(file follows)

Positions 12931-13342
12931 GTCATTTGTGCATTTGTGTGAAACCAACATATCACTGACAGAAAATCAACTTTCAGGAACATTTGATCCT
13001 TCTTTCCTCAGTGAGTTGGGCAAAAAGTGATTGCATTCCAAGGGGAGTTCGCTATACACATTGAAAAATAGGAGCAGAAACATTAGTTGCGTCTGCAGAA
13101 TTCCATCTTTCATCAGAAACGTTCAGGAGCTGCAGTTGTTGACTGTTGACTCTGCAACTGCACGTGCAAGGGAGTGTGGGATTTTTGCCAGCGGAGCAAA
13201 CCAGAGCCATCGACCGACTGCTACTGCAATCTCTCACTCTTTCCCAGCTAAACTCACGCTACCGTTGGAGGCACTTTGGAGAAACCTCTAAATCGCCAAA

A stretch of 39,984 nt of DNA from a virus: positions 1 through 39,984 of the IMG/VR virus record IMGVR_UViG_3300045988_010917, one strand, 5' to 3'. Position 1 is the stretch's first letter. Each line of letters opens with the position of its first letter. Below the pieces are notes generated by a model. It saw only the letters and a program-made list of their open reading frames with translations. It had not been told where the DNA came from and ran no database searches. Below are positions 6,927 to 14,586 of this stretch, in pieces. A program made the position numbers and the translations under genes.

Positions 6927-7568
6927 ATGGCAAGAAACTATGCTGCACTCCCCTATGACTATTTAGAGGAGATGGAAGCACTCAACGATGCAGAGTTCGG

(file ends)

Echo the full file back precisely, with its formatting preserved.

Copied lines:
Positions 12931-13342
12931 GTCATTTGTGCATTTGTGTGAAACCAACATATCACTGACAGAAAATCAACTTTCAGGAACATTTGATCCT
13001 TCTTTCCTCAGTGAGTTGGGCAAAAAGTGATTGCATTCCAAGGGGAGTTCGCTATACACATTGAAAAATAGGAGCAGAAACATTAGTTGCGTCTGCAGAA
13101 TTCCATCTTTCATCAGAAACGTTCAGGAGCTGCAGTTGTTGACTGTTGACTCTGCAACTGCACGTGCAAGGGAGTGTGGGATTTTTGCCAGCGGAGCAAA
13201 CCAGAGCCATCGACCGACTGCTACTGCAATCTCTCACTCTTTCCCAGCTAAACTCACGCTACCGTTGGAGGCACTTTGGAGAAACCTCTAAATCGCCAAA

A stretch of 39,984 nt of DNA from a virus: positions 1 through 39,984 of the IMG/VR virus record IMGVR_UViG_3300045988_010917, one strand, 5' to 3'. Position 1 is the stretch's first letter. Each line of letters opens with the position of its first letter. Below the pieces are notes generated by a model. It saw only the letters and a program-made list of their open reading frames with translations. It had not been told where the DNA came from and ran no database searches. Below are positions 6,927 to 14,586 of this stretch, in pieces. A program made the position numbers and the translations under genes.

Positions 6927-7568
6927 ATGGCAAGAAACTATGCTGCACTCCCCTATGACTATTTAGAGGAGATGGAAGCACTCAACGATGCAGAGTTCGG